Produced for a sizable $170 million, the adaptation’s $222.1 million global haul that year was an unfortunate financial misstep. It finished 17th for the year both stateside and globally.

Three years later, Smith returned to the Fourth of July frame with his first sequel: Men In Black II. It was naturally one of the most anticipated franchise movies of its time, and the five-year wait — combined with the return of both Smith and Jones — helped generate another strong bow to the tune of a $52.2 million three-day frame and $87.2 million five-day debut.

Those figures weren’t significantly far off from its predecessor, but half a decade’s worth of evolving box office trends meant that it was viewed in a different light releasing in a summer that had already seen Spider-Man and Star Wars: Episode II – Attack of the Clones deliver much higher openings.

In the end, Men In Black II was another big success, earning $190.4 million domestically and $441.8 million worldwide on a $140 million production budget — even if reception wasn’t as universally enthusiastic as it had been for the first film. It ranked eighth and fifth for the year on the stateside and global fronts, respectively.

Smith would take another six years off from the Independence Day weekend before he returned in 2008’s Hancock, a mature one-off take on the then-burgeoning superhero movie template.

Ironically, due almost entirely to time and ticket price inflation pushing his other films down the chart, Hancock is now the only film starring Will that still ranks in the top ten debuts for this holiday weekend (see the chart toward the end of this article). The film earned $62.6 million during opening weekend as part of an overall $112.4 million six-day bow.

Landing with $228 million domestically and $629.4 million worldwide, Hancock ranked fourth on the former front (first among original movies, though, behind The Dark Knight, Iron Man, and Indiana Jones and the Crystal Skull). It also ranked fourth globally that year behind Knight, Indiana, and Kung Fu Panda‘s $631.7 million.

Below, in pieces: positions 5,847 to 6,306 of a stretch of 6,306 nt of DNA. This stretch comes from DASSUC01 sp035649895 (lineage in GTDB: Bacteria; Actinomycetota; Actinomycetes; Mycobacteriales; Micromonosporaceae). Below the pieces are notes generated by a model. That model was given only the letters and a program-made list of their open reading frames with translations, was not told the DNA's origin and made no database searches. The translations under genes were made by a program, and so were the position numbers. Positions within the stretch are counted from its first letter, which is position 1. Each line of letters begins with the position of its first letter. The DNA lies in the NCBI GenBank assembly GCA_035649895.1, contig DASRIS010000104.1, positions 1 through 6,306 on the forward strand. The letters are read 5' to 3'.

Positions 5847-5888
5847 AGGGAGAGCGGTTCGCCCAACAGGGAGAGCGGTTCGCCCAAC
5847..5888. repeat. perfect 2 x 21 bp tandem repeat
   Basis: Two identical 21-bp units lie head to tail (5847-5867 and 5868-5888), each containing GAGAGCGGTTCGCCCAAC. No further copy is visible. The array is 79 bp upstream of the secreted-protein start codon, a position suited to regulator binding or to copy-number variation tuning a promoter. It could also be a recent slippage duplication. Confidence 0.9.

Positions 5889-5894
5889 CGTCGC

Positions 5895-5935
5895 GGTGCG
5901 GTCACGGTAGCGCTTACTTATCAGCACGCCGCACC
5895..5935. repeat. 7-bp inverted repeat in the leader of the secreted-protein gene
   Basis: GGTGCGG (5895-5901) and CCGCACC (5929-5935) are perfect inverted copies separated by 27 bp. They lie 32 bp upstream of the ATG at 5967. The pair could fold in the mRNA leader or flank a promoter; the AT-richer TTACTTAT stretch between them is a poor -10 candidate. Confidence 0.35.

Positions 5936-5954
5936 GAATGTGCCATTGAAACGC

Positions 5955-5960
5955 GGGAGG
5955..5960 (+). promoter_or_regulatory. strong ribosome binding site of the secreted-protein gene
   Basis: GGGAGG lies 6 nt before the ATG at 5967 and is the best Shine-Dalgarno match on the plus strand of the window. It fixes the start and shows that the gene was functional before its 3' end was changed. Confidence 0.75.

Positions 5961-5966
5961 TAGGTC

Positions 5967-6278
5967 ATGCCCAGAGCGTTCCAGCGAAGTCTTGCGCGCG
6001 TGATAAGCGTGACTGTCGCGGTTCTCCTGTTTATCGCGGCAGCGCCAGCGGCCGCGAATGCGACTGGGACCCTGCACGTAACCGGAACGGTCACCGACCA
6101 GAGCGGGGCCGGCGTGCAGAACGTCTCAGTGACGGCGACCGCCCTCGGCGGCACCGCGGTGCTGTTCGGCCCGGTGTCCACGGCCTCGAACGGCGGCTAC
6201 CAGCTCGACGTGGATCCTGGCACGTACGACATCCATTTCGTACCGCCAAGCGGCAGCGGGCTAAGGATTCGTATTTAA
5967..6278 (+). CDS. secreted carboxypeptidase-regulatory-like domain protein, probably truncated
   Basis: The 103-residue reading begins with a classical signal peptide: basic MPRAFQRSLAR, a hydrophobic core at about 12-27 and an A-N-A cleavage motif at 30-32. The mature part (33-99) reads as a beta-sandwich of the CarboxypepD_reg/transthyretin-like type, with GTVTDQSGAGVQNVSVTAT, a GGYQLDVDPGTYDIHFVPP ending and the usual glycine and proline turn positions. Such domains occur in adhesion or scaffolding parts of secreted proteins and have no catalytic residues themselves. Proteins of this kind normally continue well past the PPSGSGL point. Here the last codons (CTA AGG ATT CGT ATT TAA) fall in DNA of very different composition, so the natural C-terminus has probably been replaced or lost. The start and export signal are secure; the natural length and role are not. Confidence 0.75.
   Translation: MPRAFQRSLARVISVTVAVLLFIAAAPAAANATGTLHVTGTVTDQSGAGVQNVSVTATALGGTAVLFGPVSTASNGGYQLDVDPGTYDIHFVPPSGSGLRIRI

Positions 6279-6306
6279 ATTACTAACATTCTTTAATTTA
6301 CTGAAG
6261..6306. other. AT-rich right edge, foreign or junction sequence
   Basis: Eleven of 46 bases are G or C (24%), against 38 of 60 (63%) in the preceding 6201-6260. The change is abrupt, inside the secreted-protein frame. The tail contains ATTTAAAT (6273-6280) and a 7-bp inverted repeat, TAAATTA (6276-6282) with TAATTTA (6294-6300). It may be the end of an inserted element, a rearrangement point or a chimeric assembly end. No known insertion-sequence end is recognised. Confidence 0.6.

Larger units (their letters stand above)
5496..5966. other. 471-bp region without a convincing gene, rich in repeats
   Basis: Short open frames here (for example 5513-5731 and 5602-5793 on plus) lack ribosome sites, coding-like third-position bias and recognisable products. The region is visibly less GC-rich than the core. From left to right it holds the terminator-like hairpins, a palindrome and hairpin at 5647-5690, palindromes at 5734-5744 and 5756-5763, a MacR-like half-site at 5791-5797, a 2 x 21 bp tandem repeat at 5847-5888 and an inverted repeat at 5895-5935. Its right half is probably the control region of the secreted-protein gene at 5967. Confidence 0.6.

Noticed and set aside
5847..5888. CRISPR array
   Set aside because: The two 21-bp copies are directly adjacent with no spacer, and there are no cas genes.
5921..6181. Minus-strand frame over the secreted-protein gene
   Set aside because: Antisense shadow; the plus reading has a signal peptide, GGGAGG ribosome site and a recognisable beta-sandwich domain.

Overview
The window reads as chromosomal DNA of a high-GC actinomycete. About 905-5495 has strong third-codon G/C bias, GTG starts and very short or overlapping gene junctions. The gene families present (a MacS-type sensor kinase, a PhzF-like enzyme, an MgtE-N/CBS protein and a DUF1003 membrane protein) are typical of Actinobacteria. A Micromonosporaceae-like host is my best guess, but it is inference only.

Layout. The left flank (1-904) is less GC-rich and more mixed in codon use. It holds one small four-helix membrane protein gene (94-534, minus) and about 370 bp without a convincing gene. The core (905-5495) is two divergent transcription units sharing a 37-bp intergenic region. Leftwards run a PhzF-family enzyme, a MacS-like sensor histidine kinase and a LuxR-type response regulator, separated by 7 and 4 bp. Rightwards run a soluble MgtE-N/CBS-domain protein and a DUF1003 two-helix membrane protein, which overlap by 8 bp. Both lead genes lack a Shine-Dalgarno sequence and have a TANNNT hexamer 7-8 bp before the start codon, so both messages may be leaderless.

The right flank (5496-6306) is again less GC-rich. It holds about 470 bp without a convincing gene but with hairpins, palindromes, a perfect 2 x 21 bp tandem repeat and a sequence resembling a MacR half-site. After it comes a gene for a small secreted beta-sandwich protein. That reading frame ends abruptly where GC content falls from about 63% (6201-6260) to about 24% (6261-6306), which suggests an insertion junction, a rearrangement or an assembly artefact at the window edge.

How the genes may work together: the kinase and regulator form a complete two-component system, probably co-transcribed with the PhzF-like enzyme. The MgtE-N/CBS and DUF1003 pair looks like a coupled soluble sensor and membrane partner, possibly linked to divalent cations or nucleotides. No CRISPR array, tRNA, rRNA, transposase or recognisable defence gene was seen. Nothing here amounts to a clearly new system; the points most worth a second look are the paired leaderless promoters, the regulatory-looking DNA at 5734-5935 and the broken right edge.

Spider-Man Takes the Torch from Will

While the association with this weekend remains firmly in Smith’s corner at five films, a certain webcrawler has made it his home over the past two decades with four chapters of his own.

Sam Raimi’s highly anticipated sequel, Spider-Man 2, transitioned from its predecessor’s May release to the July holiday weekend in 2004. In fact, the Tobey Maguire-led follow-up set a record for the Fourth of July frame at the time with $88.2 million over its three-day weekend, part of a $180.1 million six-day opening that saw July 4 land on a Sunday that year.

Although Raimi’s first sequel fell a bit shy of its predecessor at the box office with $373.6 million domestically and $789 million worldwide (versus Spider-Man‘s $407 million and $825 million respective figures), it was another massive success for the genre and is still recognized among top tier comic book films.

Spider-Man 2 finished second for the year in North America behind Shrek 2 ($441.2 million), while ranking third globally behind Shrek 2 ($928.8 million) and Harry Potter and the Prisoner of Azkaban ($795.6 million).